I spent several weeks during September and October interviewing community members who applied for the inaugural Coaching for Leaders Mastermind groups that recently launched. I was a joy to talk to many people personally — and also a struggle, since many more great people applied than we had seats for.
One of our inaugural members asked recently if I heard any similar patterns among the people I interviewed. A few patterns stuck out — and one of them was the topic of friendship.
Some people alluded to it — and some people came right out and said it: developing close, personal friendships was a struggle in their busy lives…and something they hoped to get better at, through the Mastermind.
The pattern didn’t surprise me. I’ve seen many articles in the past few years documenting a struggle with friendships for a lot of us. In this guide, perspective on the state of friendship today and what you can do to get better.
Early in our marriage, it seemed like just about every year, Bonni and I would make friends with another couple, only to have them move away when one of them had a great career opportunity come up.
It’s a reality of adult friendships that we all understand — and also find frustrating. There’s a temptation to to think “why bother?” when so many other variables of life get in the way.
That’s why I found a recent piece in the Atlantic to be insightful. Friendship is important at every stage of life, but as the article states, “The voluntary nature of friendship makes it subject to life’s whims in a way other relationships aren’t.” Here’s their analysis of how friendships change in adulthood.
A generation ago, many people worked for the same companies their entire careers. Social outings, and even vacations, often included friendships that started in the workplace.
For better and worse, the world has changed. We stay connected better through social media with people outside of work, many more of us are working virtually, and a lot of relationships built at work seem more transiant.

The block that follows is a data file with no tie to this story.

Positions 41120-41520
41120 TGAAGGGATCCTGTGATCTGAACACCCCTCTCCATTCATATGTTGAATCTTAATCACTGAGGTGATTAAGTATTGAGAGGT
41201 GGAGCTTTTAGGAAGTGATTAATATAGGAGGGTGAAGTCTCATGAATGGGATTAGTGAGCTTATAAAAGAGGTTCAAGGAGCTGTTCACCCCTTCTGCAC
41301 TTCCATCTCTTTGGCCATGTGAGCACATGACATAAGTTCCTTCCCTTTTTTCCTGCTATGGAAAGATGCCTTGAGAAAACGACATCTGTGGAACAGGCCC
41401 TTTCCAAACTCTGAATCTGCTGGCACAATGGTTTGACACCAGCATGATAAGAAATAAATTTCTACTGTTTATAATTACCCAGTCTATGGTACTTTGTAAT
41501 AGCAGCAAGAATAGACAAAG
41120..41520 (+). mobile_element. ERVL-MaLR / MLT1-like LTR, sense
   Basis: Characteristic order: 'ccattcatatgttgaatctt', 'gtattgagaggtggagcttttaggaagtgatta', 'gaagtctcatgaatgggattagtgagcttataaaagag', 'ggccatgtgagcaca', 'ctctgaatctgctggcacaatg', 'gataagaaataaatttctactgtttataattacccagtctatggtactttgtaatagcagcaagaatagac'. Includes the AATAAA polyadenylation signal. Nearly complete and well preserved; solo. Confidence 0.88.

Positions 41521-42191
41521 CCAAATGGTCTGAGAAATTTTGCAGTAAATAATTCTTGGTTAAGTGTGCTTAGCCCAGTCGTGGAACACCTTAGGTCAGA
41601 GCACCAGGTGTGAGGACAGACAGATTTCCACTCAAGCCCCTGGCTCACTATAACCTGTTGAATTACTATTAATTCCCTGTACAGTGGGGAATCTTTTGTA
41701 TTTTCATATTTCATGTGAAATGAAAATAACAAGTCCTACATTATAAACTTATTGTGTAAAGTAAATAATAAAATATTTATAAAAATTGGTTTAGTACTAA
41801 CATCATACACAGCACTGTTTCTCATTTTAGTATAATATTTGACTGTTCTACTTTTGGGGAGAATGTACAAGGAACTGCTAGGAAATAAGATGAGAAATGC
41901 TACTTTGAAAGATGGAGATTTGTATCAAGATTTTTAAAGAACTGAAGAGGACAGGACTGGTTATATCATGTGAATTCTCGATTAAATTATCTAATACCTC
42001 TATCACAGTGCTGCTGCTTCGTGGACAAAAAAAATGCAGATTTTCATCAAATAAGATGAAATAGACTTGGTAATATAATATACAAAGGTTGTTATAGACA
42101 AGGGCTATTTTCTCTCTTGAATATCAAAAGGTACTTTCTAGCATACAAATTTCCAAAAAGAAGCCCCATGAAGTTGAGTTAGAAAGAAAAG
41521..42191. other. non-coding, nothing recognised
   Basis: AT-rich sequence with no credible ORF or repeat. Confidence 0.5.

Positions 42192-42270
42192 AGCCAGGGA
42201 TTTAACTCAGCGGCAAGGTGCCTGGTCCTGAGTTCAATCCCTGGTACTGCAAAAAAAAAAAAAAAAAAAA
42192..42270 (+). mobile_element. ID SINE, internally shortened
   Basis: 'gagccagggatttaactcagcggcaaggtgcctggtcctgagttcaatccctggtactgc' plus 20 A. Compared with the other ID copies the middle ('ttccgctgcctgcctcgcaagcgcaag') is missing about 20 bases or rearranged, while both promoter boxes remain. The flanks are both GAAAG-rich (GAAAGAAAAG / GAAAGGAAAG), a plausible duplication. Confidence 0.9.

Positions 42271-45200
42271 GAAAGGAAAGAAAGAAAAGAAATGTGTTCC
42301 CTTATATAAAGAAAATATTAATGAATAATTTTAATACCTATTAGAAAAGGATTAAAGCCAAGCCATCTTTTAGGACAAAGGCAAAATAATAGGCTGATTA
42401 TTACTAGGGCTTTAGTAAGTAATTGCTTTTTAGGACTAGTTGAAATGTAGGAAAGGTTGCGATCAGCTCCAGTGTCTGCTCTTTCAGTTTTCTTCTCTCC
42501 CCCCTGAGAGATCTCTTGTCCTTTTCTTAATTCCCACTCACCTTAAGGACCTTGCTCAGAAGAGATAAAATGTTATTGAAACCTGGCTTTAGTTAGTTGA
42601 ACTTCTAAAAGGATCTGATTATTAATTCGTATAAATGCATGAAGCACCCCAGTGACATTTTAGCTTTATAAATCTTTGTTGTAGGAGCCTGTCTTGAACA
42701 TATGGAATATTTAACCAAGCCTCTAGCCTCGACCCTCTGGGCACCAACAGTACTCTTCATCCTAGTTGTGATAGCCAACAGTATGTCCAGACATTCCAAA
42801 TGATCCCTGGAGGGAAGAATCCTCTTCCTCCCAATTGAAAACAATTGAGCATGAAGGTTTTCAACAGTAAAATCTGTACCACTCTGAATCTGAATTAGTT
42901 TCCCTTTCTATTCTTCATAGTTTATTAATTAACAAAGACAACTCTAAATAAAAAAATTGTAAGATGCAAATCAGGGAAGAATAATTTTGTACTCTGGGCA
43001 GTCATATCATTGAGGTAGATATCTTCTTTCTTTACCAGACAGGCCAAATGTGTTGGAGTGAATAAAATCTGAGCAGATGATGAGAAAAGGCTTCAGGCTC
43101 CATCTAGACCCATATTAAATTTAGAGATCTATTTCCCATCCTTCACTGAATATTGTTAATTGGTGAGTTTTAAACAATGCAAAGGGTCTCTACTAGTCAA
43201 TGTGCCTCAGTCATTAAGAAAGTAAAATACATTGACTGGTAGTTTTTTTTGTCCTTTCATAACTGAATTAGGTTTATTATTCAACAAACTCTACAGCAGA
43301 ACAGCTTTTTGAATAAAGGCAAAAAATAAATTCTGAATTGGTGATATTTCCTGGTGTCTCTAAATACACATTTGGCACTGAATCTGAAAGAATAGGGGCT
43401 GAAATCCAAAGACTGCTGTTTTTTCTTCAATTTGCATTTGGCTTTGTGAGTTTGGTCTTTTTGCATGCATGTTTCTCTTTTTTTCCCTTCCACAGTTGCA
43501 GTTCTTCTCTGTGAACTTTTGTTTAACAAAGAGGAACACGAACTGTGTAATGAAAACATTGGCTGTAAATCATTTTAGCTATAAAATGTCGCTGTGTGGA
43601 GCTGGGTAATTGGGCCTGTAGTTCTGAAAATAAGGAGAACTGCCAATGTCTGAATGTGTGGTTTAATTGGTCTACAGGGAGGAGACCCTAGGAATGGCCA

Here’s a test for yourself: if you left your organization tomorrow, how many of the people that you work with today would you still be speaking with regularly in a year?
For more and more people, that number is getting pretty small. Adam Grant, Wharton Business School professor and author of one of the best books on relationships*, examined this trend recently and concluded: Friends at work? Not so much.
Perhaps I’m just a sucker for inspiration, but I find it helpful to discover when someone I admire has struggled with some of the same things I have. It makes the obstacle seem more surmountable — and reminds me that there’s no easy road to success.
When I read an article on friendship by Michael Hyatt awhile back, I’ll admit to being a bit surprised that he realized one day that he didn’t really have any close, personal friends. After all, a lot of us who write and produce podcasts admire Hyatt — he’s built one of the most successful platforms online on to help people in their professional and personal lives.
Seeing him struggle with the same things I was gave me hope at the time — and his simple message is a starting point for anyone wanting to build real friendships: be the friend you wish you had.
It’s no secret that I’m a big fan of Dale Carnegie. His work reminds me daily of how I can get better with people, where I fall short, and the roadmap to be more effective.
There’s a reason that Carnegie’s bestselling book How to Win Friends and Influence People* is (as I’m writing this) ranked #46 of all the books currently sold on Amazon. That’s even more impressive when you discover that the book was originally published way back in 1936.
If you do nothing else for your development for the rest of this year, read Carnegie’s book*. I may change your life.
Speaking of things that a lot of us aren’t as good at as we’d like to be, this week’s episode was on collaboration. I was joined by Kirsten Foot, a professor at the University of Washington who’s studied collaboration extensively and now is helping organizations collaborate to end the tragedy of human trafficking.
Kirsten is also the author of the new book Collaborating Against Human Trafficking: Cross-Sector Challenges and Practices*. The proceeds of the book go right back into efforts to end trafficking. You can discover more of the resources she mentioned and the full audio and show notes on the Coaching for Leaders website.
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